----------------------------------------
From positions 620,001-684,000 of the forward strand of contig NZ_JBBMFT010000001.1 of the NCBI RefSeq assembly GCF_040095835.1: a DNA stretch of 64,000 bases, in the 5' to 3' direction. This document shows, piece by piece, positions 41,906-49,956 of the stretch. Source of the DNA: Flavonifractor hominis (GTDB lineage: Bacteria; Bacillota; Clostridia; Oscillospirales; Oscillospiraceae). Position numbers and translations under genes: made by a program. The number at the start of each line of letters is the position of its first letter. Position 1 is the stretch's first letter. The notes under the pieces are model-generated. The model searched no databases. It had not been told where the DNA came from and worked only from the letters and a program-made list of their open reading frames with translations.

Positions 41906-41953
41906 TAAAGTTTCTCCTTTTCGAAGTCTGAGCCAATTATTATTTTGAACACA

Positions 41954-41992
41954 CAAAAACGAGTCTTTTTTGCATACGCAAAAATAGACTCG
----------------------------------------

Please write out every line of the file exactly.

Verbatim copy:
From positions 620,001-684,000 of the forward strand of contig NZ_JBBMFT010000001.1 of the NCBI RefSeq assembly GCF_040095835.1: a DNA stretch of 64,000 bases, in the 5' to 3' direction. This document shows, piece by piece, positions 41,906-49,956 of the stretch. Source of the DNA: Flavonifractor hominis (GTDB lineage: Bacteria; Bacillota; Clostridia; Oscillospirales; Oscillospiraceae). Position numbers and translations under genes: made by a program. The number at the start of each line of letters is the position of its first letter. Position 1 is the stretch's first letter. The notes under the pieces are model-generated. The model searched no databases. It had not been told where the DNA came from and worked only from the letters and a program-made list of their open reading frames with translations.

Positions 41906-41953
41906 TAAAGTTTCTCCTTTTCGAAGTCTGAGCCAATTATTATTTTGAACACA

Positions 41954-41992
41954 CAAAAACGAGTCTTTTTTGCATACGCAAAAATAGACTCG